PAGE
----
Testing client-server communication with REST-Dispatch

A lot of the tests that are written in GWTP applications focus on client-server communication. Fetching and saving data is what most web applications do nowadays.

You can use whatever library to accomplish this work, however, in this post I use REST-Dispatch and Resource Delegates, from gwtp-extensions. They come with nice testing utilities that I’ll show you. Continue reading “Testing client-server communication with REST-Dispatch”

Development on a fast moving Web

Web development is full of passion. It’s a big thing that moves fast, where new technologies, new frameworks and new tools are created on a daily basis by individuals, groups and corporations, all striving to create better things. Web development is also full of debates, because of all of these tools, speed and pride.

As Web developers, it’s hard to stay afloat, to keep pace with all of these new shiny toys. We tend to see the big picture. The Web. Then, everything that gravitates around it. It’s really close to our job, but yet, that’s not exactly it. We create websites and applications. They all live on the mighty Internet, but rather than seeing all of this as a whole, we need to look closer, and see all of these thin layers, all interacting together. Most layers don’t need to be in a constant novelty war. Our job needs to evolve, but not that fast, not on everything, and surely not daily.

I like to think of Web development as three levels of abstraction all tightly living together: Standards, Technologies and Tools. Continue reading “Development on a fast moving Web”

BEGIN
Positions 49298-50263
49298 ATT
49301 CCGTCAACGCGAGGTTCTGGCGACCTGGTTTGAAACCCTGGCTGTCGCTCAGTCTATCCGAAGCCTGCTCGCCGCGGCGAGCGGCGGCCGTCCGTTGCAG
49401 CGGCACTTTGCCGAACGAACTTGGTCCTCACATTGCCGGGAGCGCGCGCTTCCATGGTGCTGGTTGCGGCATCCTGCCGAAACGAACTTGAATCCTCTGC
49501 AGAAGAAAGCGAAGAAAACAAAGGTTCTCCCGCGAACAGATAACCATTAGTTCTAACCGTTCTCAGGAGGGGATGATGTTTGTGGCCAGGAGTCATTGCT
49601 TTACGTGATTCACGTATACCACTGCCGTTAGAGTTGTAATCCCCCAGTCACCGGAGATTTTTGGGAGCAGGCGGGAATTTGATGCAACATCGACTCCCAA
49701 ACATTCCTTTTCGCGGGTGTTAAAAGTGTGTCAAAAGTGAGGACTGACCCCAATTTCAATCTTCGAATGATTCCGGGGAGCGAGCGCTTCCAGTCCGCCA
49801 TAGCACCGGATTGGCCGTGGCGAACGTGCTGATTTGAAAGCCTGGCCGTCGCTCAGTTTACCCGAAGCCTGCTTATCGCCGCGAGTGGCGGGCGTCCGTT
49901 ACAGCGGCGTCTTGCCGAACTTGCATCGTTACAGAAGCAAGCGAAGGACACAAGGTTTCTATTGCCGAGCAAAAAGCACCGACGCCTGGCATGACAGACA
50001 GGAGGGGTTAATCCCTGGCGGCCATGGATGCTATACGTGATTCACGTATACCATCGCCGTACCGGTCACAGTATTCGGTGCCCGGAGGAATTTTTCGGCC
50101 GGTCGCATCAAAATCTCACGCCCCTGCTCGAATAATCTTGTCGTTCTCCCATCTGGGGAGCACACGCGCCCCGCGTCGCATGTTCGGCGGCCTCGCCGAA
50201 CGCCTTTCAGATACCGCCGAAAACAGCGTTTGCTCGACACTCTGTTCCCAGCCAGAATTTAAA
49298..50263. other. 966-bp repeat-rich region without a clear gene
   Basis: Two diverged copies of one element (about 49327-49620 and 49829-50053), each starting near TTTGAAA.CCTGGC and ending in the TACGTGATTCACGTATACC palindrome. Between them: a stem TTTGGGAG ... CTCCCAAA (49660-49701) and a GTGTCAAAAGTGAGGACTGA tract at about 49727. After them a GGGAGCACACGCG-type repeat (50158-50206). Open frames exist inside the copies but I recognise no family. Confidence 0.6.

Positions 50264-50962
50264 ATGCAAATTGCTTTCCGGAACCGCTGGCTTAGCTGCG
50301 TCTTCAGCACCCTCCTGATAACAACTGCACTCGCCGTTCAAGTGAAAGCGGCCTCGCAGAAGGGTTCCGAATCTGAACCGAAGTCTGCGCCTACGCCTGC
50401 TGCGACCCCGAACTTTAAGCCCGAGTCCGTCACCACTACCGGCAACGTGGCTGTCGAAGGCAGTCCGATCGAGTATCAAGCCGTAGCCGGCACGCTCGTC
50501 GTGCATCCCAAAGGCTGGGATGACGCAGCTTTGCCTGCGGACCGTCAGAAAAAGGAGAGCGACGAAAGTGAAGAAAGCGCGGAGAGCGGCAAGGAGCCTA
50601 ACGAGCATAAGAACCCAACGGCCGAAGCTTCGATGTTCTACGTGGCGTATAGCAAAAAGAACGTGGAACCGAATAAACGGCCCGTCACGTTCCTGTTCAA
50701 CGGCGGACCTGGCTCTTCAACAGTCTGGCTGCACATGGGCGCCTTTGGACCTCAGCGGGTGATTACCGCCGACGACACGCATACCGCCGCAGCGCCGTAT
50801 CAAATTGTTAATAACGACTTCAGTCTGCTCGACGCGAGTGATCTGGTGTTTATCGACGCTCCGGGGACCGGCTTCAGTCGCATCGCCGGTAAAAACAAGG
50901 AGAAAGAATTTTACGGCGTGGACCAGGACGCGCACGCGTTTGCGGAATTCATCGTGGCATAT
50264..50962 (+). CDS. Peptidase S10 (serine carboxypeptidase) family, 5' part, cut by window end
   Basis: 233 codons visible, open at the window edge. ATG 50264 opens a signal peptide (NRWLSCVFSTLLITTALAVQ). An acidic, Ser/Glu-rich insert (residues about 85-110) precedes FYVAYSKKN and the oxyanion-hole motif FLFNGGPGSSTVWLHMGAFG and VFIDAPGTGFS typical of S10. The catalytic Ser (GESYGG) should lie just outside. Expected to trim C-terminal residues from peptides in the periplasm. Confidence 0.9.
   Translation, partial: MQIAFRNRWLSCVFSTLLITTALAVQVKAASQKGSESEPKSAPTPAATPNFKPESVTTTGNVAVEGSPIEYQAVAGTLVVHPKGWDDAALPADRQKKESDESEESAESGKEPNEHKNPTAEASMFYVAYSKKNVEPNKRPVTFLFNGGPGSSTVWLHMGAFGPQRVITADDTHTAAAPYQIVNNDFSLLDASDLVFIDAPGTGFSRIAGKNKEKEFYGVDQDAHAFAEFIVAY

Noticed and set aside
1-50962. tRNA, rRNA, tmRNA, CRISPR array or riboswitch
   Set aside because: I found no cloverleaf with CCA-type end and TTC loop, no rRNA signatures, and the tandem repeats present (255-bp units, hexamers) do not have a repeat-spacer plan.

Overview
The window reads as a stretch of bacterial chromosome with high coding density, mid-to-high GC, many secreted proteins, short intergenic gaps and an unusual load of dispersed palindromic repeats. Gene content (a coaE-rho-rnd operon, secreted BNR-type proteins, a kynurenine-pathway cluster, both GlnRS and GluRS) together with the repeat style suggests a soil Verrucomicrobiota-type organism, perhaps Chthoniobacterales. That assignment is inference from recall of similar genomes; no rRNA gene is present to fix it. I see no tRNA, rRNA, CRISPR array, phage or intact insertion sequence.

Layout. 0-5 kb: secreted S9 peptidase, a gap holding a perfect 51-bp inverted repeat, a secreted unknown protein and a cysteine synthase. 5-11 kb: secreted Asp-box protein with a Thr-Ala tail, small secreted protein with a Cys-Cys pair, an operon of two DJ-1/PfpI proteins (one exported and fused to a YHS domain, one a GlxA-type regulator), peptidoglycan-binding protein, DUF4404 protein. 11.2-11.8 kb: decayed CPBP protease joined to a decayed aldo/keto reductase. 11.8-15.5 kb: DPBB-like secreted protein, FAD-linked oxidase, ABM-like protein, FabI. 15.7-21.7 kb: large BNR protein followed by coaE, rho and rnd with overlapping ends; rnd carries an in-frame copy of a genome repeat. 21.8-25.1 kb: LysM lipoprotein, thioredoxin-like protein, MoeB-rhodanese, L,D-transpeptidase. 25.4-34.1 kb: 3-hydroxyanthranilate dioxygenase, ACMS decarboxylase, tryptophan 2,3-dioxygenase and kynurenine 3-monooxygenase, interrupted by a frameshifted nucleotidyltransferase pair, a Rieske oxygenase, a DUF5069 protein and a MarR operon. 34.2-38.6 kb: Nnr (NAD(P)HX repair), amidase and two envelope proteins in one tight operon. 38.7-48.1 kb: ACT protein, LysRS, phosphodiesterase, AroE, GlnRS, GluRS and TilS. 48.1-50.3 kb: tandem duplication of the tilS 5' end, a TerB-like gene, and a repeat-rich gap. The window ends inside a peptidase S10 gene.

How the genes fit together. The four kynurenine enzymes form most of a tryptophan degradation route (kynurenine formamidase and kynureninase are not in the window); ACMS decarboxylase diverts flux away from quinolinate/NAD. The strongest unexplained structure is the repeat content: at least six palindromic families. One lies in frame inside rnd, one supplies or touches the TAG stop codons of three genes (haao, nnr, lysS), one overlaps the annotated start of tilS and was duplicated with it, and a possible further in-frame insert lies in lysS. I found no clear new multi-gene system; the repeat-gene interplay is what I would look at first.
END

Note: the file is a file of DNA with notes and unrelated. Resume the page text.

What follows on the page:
Testing patterns in GWTP

This post is intended to be the next steps towards a TDD approach with GWTP. We’ll try to show you the patterns and workflow of writing a GWTP application in a TDD fashion. Continue reading “Testing patterns in GWTP”

3 Steps to Make your Culture Unique

Three months ago, we published our first blogpost which dealt with our will to define our culture and questioned what initiatives we could set up to help us fulfill our goal. Since then, we took  a further step  in our journey, and this post  is meant to show you the progress we have made so far.

In the last post, we introduced our 9 values. We could have simply stopped with these and tried to put them directly in use or just listed a number of adjectives such as collaborative, innovative or passionate… But at the same time, it does not define who we are and what makes us  unique.

– If you want to be able to find your DNA, you have to dig deeper, you have to go further in defining your culture –

Our first step was to define the values. We knew our journey to define our culture was supposed to go beyond that. The next step was to create the manifesto in itself.

What is the Arcbees’ Culture Manifesto?

The Arcbees Culture Manifesto is a written statement of all Arcbees’ employees regarding our culture and the way they see the organization as a whole.

We went through three steps to define it.

Step 1: Dig deeper, wrap it up and name it

In the previous post, I mentioned how we took the necessary step to obtain everyone’s list of values. With those values came an explanation about what it meant for them.

Make them match: Collecting those explanations and making them work together was the hardest part and the list of values came from the best of each one of us. But then, we needed to find a way to explain each value so that it could resonate in everybody’s mind.